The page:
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by Rene T. Domingo (email comments to

Most customer relationship management (CRM) systems are based on the design philosophies of speed and convenience for the customer. They are configured for easy accessibility by the user and greatly reduced waiting times. CRM’s have proliferated in many forms, starting with call centers and ATM’s, and then to the cyberforms of Webs, WAPs, and PDA’s (personal digital assistant). Most of these have indeed succeeded in attaining faster response and processing times to the delight of many. In spite of these initial successes, we have yet to see a mass exodus of users from the visits to traditional physical branches and person-to-person phone calls to accessing these high-tech CRMs. CRM designers have to recognize that while speed is a critical factor in creating and convincing a CRM user, it has to be equally matched by the two other important factors of user-friendliness and security. Unfortunately, many CRM’s have not given enough attention to these two-user expectation which explains the rather lukewarm reception of these technologies. A responsive, accessible, and high-speed CRM cannot retain loyal users if it is difficult to use and gives no assurance of security.

User friendliness

CRM user friendliness includes the aspects of data-entry, flexibility and language. Except for Web-based CRM’s, most CRM’s have limited facility and range for data entry. Phone-based call centers and ATMS are limited to numeric data entries and menu selection. Text entry is impossible. Cellphone-based WAP CRM’s have limited and cumbersome text entry features. Phones are not designed for text entry in the first place, and this design constraint fact limits the growth and popularity of WAP-based services. Most people are not comfortable with entering the 26 letters of the alphabet using 8 numeric keys (2-9). Unless a CRM has full keyboard entry capability or reliable voice recognition features, it will turn off most customers used to entering and sending data and queries intuitively. The latest but pricey cellphones and PDA’s are already addressing these concerns with their built-in or optional full keyboard attachments.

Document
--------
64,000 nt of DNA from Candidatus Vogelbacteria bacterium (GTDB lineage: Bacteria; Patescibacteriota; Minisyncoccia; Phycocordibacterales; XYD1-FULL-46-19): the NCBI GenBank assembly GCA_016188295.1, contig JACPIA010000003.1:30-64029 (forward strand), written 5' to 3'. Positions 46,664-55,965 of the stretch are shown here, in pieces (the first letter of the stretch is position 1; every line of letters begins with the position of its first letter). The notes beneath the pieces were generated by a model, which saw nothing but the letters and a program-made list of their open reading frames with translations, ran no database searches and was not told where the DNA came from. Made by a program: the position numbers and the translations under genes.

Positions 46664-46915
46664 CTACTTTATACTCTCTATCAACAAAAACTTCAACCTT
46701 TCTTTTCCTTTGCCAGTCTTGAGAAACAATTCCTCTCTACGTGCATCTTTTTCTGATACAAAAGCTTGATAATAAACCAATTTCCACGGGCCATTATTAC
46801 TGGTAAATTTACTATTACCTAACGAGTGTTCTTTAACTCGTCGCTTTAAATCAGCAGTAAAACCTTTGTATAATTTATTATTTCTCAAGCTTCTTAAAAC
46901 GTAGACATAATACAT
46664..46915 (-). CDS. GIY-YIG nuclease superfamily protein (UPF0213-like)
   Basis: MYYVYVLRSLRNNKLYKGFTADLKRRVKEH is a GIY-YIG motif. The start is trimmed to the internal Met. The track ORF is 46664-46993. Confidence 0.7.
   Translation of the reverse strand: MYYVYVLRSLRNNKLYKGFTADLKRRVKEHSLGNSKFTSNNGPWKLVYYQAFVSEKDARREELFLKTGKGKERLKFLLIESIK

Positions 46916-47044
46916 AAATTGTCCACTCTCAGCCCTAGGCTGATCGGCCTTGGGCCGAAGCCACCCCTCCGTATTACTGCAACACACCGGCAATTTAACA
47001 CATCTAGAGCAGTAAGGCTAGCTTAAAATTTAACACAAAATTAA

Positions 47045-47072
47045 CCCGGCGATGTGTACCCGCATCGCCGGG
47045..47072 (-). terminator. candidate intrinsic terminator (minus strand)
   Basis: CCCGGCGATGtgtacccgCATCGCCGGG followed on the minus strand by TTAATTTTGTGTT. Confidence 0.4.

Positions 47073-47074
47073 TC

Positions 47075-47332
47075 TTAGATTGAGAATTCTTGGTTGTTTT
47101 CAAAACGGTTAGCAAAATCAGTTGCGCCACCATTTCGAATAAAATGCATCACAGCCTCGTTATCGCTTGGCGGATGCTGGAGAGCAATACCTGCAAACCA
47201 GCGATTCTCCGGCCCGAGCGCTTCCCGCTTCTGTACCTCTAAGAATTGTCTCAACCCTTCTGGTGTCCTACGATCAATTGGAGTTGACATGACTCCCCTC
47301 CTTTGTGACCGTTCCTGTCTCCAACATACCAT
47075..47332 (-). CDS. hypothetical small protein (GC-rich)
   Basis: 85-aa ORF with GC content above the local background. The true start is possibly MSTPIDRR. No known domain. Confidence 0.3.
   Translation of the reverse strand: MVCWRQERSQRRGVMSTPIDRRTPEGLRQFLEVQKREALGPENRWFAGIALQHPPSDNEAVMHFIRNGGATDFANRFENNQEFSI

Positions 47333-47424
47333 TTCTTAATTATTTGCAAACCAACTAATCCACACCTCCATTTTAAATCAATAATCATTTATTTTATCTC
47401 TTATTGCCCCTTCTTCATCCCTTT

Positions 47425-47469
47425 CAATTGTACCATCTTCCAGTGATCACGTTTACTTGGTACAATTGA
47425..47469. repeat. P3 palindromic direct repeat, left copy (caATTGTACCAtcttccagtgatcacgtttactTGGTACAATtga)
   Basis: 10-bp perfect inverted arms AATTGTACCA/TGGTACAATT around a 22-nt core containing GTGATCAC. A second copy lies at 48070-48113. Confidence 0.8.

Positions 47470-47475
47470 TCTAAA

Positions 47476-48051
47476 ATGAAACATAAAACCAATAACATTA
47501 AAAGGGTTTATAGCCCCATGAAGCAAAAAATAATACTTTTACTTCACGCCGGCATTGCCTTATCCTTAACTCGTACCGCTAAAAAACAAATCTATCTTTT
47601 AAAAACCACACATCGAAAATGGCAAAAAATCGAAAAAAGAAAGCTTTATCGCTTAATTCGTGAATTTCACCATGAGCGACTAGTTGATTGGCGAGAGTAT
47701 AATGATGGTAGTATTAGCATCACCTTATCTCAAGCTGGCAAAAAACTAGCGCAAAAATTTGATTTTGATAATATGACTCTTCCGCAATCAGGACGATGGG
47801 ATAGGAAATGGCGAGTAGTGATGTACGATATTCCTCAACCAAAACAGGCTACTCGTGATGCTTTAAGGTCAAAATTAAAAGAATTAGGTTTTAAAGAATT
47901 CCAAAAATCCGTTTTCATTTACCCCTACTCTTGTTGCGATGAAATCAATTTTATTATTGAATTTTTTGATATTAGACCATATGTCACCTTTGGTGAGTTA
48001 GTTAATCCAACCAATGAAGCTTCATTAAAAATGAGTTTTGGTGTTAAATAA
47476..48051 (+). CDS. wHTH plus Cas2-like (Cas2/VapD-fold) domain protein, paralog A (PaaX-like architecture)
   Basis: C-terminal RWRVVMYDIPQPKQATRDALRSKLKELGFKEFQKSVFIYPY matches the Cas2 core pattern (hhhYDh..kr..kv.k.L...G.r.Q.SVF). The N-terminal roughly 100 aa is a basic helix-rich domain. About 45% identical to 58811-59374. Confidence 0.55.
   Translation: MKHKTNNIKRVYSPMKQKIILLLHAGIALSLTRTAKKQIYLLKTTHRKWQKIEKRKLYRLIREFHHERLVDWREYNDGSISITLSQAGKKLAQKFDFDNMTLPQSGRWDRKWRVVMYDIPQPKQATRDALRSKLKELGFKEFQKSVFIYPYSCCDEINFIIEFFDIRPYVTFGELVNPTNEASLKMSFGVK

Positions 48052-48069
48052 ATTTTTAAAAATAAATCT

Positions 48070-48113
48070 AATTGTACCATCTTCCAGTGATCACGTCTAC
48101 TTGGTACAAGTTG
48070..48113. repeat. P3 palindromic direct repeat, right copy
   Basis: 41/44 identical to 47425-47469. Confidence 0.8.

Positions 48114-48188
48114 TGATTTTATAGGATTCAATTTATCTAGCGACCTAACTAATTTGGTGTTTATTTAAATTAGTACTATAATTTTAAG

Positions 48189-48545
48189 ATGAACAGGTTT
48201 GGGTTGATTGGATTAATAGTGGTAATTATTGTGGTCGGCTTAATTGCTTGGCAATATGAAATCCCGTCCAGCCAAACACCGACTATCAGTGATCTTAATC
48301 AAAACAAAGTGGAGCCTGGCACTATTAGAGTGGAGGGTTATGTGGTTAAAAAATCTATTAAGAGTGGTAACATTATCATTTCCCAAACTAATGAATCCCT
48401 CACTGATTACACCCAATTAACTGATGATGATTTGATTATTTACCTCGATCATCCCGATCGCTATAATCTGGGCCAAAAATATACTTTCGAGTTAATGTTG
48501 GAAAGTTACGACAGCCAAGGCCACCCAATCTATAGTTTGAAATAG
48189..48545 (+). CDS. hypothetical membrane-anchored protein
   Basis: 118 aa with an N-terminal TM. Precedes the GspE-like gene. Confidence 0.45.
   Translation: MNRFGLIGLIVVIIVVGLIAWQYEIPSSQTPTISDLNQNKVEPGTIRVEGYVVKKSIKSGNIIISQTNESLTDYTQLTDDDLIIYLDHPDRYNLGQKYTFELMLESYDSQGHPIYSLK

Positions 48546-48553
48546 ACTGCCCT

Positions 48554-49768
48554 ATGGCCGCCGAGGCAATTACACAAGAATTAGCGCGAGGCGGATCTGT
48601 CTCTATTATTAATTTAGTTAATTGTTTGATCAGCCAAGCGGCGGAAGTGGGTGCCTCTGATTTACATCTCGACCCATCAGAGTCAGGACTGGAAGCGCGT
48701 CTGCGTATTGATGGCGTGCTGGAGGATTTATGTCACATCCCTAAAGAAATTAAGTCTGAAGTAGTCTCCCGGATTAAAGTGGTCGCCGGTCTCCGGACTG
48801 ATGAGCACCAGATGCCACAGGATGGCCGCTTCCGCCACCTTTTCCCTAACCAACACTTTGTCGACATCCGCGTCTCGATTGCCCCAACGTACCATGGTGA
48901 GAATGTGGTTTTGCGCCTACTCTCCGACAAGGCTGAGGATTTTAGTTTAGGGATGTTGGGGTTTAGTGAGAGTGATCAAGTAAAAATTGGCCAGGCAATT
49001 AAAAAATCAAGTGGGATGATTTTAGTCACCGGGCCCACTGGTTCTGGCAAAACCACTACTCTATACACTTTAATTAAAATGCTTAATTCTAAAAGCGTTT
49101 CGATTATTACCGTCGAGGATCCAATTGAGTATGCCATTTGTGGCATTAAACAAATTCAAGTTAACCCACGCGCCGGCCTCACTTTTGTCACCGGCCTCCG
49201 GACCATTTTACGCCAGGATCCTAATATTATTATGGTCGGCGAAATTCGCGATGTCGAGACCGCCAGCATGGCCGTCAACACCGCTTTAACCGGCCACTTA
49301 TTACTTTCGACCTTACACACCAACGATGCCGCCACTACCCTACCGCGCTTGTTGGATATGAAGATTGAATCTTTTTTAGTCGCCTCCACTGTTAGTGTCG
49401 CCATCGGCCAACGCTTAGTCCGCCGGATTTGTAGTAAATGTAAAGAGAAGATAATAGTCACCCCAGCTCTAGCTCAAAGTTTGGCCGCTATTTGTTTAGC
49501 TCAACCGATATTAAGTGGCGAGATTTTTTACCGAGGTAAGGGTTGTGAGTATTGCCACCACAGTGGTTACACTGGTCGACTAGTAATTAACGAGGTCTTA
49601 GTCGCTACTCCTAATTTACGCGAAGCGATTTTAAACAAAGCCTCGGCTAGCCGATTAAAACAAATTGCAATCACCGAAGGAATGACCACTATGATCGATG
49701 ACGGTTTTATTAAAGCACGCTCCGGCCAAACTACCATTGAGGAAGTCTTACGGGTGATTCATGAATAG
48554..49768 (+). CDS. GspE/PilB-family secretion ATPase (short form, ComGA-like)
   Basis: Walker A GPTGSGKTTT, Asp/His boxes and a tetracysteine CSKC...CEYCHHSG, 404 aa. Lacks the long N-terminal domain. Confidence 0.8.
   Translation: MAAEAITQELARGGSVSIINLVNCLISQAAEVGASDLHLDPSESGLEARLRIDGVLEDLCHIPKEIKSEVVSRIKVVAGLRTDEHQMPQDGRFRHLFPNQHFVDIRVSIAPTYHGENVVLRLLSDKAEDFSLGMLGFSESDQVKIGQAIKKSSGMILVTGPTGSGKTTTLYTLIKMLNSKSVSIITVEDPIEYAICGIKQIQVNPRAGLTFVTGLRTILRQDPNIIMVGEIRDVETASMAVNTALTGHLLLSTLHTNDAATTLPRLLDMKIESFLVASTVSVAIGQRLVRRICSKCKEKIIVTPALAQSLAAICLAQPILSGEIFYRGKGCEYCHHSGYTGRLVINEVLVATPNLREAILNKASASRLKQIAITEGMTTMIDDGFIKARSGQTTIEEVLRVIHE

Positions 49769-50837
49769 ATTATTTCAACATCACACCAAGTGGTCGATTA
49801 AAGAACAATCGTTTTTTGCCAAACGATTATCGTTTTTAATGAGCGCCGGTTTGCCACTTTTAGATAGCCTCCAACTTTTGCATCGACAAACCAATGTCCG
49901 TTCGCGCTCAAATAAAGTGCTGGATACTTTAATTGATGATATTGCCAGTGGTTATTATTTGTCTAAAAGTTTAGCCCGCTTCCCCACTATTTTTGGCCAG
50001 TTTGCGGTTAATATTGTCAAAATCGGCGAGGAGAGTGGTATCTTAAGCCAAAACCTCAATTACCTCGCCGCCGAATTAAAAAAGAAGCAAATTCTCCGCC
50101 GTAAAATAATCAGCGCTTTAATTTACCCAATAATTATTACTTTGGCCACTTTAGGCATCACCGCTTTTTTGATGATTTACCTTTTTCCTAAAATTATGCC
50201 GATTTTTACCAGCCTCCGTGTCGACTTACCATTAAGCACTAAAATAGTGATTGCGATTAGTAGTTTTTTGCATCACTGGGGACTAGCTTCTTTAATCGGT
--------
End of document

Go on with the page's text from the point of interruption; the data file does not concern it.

Most current CRM’s have limited or no flexibility in terms of query handling. This inadequacy makes usage of CRM’s excruciating and frustrating. CRM designs are based on sequential choice (menu) selection, and provide no way for the user to backtrack or jump randomly to any choice at will. Take for example, the popular machine-assisted phone CRM’s or call centers used by most corporations, especially utilities, airlines, banks, and credit card companies. You are asked to enter or press a series of numbers until you reach the desired service or information center. There is no way to backtrack once you reach this deep level of the CRM. If you are in the fourth level, you cannot jump to second level to change you choice at that level. The only way to do so would be the hang up, call back, and start the sequence all over again. Getting a busy signal during this second attempt adds to the frustration. It is a known fact that successfully accessing popular CRM’s on the first try is a dream. The other less frustrating procedure, but frustrating nevertheless, is that in which the system, like WAP’s, allows you to backtrack, again sequentially, to return to a higher level of the CRM query hierarchy. This procedure, while maintaining allows continuous contact with the CRM during the session, can be very time consuming especially for the impatient user or inquirer. Only properly designed Web-based CRMs can offer the maximum flexibility that users will appreciate. These CRMs can allow for sequentially backtracking to previous pages or menus, and also, more importantly, random access to any level, any page, anytime during the session. This feature is made possible by the availability of the main selection menu at every page of the CRM Web site.